Things to help avoid seasonal affective disorder

Feeling the blues

Winter blues, another name for seasonal affective disorder (SAD), is a form of depression that has a seasonal pattern which can start in fall and last until spring. As the days get shorter and colder, the lack of sunlight can leave you feeling sad, low energy or you may experience changes in sleep and eating habits (usually wanting to sleep and eat more) and the desire to isolate.

SAD is more than just “winter blues.” The symptoms can be distressing, overwhelming and can interfere with daily function. SAD has been linked to a biochemical imbalance in the brain caused by shorter daylight hours and less sunlight in winter.

In addition to being in the midst of cold, winter months, we’re also currently coping with the COVID-19 pandemic. COVID-19 affects us every day. We are isolated and separated from family and friends. Many are experiencing job loss. These factors and others can lead to the same symptoms we may see in seasonal affective disorders. 

Common symptoms of seasonal affective disorder include:

Feeling of sadness or depressed mood; marked loss of interest or pleasure in activities once enjoyed; changes in appetite – usually eating more, craving carbohydrates; change in sleep – usually sleeping too much; loss of energy or increased fatigue despite increased sleep hours; increase in restless activity (such as hand-wringing or pacing), or slowed movements and speech; feeling worthless or guilty; trouble concentrating or making decisions, thoughts of death or suicide; attempts at suicide.

SAD can be effectively treated in a number of ways, including light therapy, antidepressant medication, talk therapy or some combination of these. While symptoms will generally improve on their own with the change of season, symptoms can improve more quickly with treatment.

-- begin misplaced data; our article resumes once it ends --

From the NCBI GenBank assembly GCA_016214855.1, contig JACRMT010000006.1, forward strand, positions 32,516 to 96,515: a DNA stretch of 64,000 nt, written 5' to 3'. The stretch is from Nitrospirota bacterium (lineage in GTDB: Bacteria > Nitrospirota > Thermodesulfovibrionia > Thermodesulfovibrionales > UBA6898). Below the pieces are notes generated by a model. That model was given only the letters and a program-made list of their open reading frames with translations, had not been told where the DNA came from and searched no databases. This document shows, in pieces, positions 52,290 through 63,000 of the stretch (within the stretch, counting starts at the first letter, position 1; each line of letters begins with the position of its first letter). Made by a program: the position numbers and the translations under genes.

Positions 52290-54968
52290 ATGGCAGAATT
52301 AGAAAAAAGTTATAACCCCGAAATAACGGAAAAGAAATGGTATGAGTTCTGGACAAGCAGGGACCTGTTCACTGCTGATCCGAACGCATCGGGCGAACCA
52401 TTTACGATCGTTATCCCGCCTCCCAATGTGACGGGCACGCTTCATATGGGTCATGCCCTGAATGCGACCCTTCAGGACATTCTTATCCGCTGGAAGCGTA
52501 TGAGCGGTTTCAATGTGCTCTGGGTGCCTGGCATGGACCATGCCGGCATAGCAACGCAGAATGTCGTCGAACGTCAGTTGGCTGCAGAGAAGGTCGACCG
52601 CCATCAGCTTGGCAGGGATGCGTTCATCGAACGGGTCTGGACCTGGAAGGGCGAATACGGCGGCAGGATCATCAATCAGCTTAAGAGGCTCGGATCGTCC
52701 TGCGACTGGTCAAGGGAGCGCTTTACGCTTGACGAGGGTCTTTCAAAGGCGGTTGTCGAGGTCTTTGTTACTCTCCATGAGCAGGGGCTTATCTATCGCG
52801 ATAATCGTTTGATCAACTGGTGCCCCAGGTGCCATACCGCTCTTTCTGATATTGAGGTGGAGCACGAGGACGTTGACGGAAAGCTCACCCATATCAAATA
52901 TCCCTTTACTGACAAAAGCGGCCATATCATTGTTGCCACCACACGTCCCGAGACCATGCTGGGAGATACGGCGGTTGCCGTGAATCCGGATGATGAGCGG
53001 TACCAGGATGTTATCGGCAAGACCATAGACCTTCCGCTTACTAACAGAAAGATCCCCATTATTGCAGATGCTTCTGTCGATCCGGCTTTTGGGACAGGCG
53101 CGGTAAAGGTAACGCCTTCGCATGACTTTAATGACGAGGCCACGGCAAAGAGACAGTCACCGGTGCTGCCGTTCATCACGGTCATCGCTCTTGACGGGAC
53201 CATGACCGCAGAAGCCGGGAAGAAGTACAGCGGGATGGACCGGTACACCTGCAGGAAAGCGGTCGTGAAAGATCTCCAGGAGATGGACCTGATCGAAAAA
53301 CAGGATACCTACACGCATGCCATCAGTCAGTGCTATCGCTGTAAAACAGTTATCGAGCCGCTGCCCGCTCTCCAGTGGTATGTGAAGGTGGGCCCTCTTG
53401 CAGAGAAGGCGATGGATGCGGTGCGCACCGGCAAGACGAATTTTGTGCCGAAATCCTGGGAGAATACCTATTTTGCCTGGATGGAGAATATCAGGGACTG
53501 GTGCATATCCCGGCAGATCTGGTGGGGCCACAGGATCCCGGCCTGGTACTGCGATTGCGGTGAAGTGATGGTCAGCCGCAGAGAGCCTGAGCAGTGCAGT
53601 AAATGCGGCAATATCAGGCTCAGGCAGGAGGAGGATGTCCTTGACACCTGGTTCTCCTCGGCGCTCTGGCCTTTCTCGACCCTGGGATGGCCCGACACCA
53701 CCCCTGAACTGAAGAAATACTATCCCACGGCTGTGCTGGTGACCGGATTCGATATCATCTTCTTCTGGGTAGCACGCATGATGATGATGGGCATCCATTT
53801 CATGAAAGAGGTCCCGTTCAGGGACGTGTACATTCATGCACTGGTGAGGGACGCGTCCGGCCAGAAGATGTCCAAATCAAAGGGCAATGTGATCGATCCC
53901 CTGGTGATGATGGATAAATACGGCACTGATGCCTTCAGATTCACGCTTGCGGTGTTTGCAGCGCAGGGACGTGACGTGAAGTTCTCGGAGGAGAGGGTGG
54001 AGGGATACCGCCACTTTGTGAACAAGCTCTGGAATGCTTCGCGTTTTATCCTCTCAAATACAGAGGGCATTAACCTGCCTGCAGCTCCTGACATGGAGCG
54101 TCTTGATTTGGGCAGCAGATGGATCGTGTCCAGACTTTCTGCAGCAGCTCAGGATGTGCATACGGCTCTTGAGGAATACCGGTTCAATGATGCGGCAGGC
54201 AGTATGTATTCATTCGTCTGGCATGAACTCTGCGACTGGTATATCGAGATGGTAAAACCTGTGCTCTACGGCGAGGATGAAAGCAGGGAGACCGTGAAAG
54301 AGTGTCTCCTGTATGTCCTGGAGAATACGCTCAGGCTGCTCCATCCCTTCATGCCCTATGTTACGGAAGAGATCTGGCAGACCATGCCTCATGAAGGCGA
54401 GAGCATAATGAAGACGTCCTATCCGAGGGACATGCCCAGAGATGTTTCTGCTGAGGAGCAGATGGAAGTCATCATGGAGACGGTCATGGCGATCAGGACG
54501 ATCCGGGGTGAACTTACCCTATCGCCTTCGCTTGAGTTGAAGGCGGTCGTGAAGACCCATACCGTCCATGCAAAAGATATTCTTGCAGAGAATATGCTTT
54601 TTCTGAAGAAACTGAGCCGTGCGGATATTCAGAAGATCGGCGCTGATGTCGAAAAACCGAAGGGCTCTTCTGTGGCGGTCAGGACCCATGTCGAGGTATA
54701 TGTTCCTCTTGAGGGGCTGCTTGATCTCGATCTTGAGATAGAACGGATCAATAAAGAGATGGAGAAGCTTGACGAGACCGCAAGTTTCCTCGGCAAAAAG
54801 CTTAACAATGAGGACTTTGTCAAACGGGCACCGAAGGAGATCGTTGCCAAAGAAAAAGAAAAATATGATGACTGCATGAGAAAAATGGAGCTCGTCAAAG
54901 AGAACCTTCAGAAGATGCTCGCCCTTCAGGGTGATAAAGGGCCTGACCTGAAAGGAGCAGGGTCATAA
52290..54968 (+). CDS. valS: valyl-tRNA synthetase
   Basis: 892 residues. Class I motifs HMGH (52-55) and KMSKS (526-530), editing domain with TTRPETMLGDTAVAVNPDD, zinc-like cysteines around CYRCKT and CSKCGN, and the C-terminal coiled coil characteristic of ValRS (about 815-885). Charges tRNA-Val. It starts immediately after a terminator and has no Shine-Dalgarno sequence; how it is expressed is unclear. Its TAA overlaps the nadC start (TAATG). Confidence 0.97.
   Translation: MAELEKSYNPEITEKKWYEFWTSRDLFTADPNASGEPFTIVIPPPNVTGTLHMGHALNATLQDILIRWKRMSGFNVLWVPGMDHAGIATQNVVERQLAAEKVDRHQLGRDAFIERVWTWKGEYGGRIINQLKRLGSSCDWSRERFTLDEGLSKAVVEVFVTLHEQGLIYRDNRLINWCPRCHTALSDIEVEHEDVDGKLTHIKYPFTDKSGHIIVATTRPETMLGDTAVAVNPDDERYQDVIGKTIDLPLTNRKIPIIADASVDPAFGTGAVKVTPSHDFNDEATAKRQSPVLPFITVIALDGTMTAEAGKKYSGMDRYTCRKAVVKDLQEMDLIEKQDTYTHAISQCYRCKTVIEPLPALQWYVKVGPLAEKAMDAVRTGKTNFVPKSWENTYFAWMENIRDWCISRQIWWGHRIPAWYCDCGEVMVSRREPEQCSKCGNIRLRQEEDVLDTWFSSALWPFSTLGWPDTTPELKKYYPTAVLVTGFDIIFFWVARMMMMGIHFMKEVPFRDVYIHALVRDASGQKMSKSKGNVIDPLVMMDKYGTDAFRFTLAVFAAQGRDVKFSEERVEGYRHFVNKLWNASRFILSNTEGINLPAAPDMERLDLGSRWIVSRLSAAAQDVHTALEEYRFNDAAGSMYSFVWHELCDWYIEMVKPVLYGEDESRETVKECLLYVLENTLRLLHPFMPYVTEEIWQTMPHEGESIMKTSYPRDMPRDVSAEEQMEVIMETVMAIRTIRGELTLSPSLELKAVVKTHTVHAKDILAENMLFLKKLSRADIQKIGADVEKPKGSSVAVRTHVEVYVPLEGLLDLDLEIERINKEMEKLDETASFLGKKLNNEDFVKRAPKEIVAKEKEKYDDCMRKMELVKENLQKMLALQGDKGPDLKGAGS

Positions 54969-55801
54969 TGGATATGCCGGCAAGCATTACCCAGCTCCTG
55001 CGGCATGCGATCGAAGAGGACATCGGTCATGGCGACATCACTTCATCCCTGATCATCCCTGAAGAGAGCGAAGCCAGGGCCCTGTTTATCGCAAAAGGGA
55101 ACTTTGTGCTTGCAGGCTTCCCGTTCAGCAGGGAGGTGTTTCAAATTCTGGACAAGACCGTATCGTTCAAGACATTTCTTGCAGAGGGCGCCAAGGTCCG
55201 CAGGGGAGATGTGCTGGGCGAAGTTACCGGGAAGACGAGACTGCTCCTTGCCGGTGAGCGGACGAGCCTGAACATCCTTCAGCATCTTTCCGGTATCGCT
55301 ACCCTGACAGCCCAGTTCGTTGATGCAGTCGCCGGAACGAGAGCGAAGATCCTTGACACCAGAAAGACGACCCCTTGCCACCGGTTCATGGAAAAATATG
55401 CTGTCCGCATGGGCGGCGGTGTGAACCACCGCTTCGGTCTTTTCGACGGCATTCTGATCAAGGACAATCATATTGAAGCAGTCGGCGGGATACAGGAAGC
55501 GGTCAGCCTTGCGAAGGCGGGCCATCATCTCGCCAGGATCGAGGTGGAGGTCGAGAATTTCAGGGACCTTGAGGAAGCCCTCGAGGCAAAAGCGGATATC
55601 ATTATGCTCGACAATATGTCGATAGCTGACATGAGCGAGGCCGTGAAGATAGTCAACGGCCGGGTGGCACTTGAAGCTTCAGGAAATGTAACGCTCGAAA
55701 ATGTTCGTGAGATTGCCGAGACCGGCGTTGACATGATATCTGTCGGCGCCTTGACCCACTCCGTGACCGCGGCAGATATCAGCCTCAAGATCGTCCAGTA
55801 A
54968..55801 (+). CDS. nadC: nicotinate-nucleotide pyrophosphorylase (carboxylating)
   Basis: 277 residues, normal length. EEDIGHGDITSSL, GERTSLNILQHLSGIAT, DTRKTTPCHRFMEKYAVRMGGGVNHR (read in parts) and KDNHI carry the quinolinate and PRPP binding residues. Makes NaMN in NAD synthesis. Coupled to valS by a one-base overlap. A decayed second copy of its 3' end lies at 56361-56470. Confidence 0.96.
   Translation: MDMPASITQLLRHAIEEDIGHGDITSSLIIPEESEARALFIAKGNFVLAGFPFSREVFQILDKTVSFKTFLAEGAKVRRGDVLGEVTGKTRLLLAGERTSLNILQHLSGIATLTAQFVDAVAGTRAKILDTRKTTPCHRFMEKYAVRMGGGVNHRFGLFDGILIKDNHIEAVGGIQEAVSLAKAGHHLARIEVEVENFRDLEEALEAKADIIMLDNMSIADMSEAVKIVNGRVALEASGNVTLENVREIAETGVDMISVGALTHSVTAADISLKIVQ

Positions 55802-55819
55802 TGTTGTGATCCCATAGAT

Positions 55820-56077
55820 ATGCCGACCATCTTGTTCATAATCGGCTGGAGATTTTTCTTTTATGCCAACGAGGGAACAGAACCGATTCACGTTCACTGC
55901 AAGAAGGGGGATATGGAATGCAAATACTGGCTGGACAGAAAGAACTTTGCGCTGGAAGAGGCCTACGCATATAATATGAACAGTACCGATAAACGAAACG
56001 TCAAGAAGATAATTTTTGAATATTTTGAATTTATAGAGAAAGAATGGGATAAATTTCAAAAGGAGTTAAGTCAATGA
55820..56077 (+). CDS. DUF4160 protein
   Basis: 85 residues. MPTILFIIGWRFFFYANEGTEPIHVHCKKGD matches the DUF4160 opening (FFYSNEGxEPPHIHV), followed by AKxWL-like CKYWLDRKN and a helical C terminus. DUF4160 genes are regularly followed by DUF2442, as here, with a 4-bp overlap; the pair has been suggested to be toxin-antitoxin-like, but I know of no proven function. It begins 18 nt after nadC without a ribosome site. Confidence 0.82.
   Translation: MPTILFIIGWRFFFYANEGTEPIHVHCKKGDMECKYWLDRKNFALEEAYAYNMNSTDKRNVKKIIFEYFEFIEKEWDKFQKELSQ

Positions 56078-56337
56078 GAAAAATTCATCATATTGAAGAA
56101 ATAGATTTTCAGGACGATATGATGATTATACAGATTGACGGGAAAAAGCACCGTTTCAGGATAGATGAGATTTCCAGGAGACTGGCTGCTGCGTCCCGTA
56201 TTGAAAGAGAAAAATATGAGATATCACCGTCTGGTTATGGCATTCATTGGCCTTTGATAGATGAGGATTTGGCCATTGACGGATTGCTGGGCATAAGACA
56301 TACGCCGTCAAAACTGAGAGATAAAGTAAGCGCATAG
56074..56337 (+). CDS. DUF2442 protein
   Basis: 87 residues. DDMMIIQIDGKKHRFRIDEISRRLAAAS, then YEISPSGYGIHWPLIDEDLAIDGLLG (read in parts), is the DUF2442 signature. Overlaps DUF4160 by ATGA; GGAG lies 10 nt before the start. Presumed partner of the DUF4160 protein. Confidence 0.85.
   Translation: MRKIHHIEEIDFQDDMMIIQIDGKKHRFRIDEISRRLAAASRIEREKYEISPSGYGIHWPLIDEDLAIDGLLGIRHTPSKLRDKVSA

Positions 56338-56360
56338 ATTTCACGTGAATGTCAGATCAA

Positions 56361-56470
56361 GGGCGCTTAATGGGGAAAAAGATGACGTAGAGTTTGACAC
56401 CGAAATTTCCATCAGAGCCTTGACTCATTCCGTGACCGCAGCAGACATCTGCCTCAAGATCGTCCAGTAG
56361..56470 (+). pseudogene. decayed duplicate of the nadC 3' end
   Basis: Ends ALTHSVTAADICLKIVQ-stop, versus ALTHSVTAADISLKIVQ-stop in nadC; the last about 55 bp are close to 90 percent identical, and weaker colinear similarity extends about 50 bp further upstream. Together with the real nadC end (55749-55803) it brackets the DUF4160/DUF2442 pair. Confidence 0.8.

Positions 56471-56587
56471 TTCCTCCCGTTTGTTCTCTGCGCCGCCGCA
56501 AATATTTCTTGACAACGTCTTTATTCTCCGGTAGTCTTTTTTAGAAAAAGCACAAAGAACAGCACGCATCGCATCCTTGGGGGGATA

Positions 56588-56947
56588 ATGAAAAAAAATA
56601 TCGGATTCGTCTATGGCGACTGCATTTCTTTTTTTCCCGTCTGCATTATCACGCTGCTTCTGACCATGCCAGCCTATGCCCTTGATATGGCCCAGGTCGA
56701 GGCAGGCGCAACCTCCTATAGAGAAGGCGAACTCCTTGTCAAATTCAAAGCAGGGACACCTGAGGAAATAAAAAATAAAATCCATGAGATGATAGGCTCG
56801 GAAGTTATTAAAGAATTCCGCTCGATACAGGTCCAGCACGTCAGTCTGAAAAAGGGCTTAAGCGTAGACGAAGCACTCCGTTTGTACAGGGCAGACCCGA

Black man jogging in the snow

Fortunately, there are several steps you can take to help prevent this disorder, beginning with certain lifestyle changes. There are different aspects of well-being, and you can focus on making changes in each during the seven months of fall and winter:

  • Physical – Maintaining your level of exercise and a healthy balanced diet are great ways to elevate your mood and energy levels throughout the winter months. It is also important to regulate your sleep patterns; avoid sleeping during the day and avoid overindulging in caffeine and alcohol.
  • Emotional – Keep a gratitude journal. It’s easy to get sucked into all the parts of the day that aren’t perfect. Instead, make a point to write down what you’re grateful for each day.
  • Social – Make an effort to keep socializing in a safe way. Maintain social relationships by making a phone call, setting up a video chat, sending a letter or even writing a few quick text messages. Checking in on other people can help boost both your spirits and theirs. 
  • Spiritual – Be mindful of this moment. Instead of focusing on the negative aspects of winter, embrace the season and find things you like about it.
  • Environmental– Get outside! Even if it’s only for a few minutes, the fresh air and sunshine can help you feel refreshed. Light bulbs that emit a certain wavelength that mimic the vitamin D in sunlight can also be helpful to use periodically.

Additionally, while we’re coping with the COVID-19 pandemic, it’s especially important to remember to stay positive. In times of constant negative messaging, strive for a positive attitude and move forward with determination and hope. Engage in activities that are positive, heartwarming, stress-reducing and laughter-inducing – and remember that we will get through this. 

These simple actions can help you stay positive: 

Remember that things will not be this way forever;  remind yourself of what is good in your life; limit intake of TV time; look after your neighbors and stay safe; send gifts in the mail; take advantage of newfound time, practice random acts of kindness.

If you have been experiencing signs of seasonal affective disorder for more than two weeks and lifestyle changes aren’t helping to alleviate the symptoms, it may be time to talk to your doctor or contact a behavioral health specialist. Depression is a serious condition and the longer treatment is delayed, the harder the recovery.